d..bata, stick, can also be translated as “baton.” Some other words for “a stick” are “maide” and “cipín,” the latter also meaning “match” or “matchstick.” “Bata” and “maide” can sometimes be interchangeable, as in “bata siúil” and “maide siúil,” both meaning “walking-stick.”  De Bhaldraithe’s English-Irish Dictionary gives us “adhmad bogha,” for the “stick of a violin bow”, but this term sounds to me more like it’s talking about the material (adhmad, wood) rather than the part.  No hits online for clarification, other than the dictionary entry itself.  Barúlacha ag duine ar bith eile faoi sin?

e..barr, tip, also means “top,” “point,” and, as you might expect, is used in dozens of other expressions.

The Irish term “frog” will have to wait for the next post, but meanwhile, I hope you have a chance to listen to some good “fidléireacht,” without any “streancánacht” (scraping, as on a fiddle).  When you do, you might think of the musician’s investment in both the instrument and the bow.  High-quality bows can cost €3000 to €5000.  Is ábhar machnaimh é sin, nach ea?  SGF — Róislín

Naisc

Iarbhlagmhír faoi pháirteanna na fidle:

Páirteanna Fidle (Páirteanna Veidhlín): Parts of a Fiddle (labeled in Irish)Posted by  on Apr 11, 2018 in Irish Language

If you have further interest in reading in Irish about bows and a bowmaker, you might enjoy this “agallamh” with Noel Burke by Antaine Ó Faracháinhttp://www.beo.ie/alt-noel-burke-deantoir-boghanna-den-scoth.aspx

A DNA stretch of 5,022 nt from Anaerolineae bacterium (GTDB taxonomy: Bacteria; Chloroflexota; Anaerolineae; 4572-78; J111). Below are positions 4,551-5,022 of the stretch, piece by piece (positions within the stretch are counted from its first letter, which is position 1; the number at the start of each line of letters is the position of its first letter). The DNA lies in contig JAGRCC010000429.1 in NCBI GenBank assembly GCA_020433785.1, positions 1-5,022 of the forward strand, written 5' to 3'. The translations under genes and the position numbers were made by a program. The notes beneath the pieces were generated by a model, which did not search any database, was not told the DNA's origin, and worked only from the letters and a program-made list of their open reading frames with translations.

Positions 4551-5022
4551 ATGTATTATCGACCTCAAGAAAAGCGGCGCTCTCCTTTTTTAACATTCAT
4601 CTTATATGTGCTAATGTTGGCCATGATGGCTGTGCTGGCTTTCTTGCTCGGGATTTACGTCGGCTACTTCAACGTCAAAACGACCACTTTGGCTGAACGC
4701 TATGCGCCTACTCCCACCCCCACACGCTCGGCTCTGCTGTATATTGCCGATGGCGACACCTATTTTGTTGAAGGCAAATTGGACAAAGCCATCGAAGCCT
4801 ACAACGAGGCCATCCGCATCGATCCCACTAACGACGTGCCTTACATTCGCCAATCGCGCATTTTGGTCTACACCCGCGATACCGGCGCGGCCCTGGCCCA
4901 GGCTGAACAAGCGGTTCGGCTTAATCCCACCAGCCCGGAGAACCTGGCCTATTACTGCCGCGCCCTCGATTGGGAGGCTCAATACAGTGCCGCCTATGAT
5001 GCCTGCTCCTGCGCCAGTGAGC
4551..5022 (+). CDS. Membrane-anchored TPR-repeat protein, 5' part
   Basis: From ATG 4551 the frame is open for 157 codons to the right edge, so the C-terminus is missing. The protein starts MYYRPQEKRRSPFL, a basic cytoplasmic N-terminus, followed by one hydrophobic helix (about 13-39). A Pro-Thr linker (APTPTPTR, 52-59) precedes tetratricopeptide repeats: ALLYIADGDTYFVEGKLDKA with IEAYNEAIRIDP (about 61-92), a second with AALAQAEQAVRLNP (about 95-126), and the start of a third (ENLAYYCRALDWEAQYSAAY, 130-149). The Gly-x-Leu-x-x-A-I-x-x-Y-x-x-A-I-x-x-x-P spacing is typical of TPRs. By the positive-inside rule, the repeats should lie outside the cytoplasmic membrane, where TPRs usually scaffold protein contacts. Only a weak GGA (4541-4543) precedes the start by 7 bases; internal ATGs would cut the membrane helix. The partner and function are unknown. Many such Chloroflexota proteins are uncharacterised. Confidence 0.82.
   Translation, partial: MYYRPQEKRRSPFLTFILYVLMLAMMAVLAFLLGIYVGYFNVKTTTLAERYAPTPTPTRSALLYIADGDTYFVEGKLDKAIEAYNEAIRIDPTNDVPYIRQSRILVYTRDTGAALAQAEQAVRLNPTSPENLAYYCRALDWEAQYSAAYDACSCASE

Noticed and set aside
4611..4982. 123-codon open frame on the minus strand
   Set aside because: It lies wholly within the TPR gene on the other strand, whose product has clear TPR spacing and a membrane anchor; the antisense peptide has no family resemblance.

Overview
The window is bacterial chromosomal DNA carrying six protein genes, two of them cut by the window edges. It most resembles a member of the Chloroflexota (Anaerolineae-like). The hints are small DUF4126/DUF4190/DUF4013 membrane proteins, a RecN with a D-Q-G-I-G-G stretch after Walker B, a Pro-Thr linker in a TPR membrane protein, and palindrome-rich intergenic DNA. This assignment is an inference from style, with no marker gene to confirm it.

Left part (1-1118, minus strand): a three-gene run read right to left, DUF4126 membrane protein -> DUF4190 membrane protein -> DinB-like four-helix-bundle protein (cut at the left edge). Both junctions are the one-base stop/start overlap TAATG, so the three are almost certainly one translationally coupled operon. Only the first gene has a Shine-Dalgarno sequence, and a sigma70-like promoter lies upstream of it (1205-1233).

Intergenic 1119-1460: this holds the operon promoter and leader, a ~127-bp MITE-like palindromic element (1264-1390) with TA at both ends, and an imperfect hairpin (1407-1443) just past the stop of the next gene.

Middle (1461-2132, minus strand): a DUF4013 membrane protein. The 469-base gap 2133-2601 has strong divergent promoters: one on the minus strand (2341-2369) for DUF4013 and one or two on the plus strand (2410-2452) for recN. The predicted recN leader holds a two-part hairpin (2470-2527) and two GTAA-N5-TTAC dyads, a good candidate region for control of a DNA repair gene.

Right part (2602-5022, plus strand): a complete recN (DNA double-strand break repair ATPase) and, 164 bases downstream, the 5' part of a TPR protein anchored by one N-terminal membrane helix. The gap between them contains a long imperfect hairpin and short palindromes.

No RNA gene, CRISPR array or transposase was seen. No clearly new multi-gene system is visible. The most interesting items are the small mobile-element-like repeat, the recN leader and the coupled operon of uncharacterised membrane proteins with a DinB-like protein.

Tochtanna róin: http://www.beds.org/blog/horsehair-the-stuff-of-early-and-modern-luxury-mattresses/ agus https://www.architecturaldigest.com/story/the-case-for-the-100000-dollar-mattress-savoir-vispring-hastens

Naisc d’iarmhíreanna faoi uirlisí ceoil sa bhlag seo

Irish musical instrument series, 2018: 

Ag Seinm Ceol Gaelach?  Irish Words for Musical Instruments and How to Use Them in Phrases (Pt./Cuid 1)Posted by  on Mar 22, 2018 in Irish Language

Ag Seinm Ceol Gaelach?  Irish Words for Musical Instruments and How to Use Them in Phrases (Pt./Cuid 2)Posted by  on Mar 25, 2018 in Irish Language

Eleven Pipers Piping, but not for Christmas per se, or, Ó Mhálta go Mars ag píobaireacht linn Posted by  on Mar 31, 2018 in Irish Language

4-part series (Alpchorn go Xileafón), 2015

Ag seinm uirlisí ceoil, ó alpchorn go xileafón (Alpenhorn to Xylophone in Irish, pt. 1)Posted by róislín on Mar 19, 2015 in Irish Language

Ag seinm uirlisí ceoil, ó alpchorn go xileafón (Alpenhorn to Xylophone in Irish, Pt.2): ideafón go  hócairínPosted by róislín on Mar 21, 2015 in Irish Language

Ag seinm uirlisí ceoil, ó alpchorn go xileafón (Alpenhorn to Xylophone in Irish): Pt. 4: Triantán go xileafónPosted by róislín on Mar 29, 2015 in Irish Language

Ag seinm uirlisí ceoil, ó alpchorn go xileafón (Alpenhorn to Xylophone in Irish): Pt. 4: Triantán go xileafónPosted by róislín on Mar 29, 2015 in Irish Language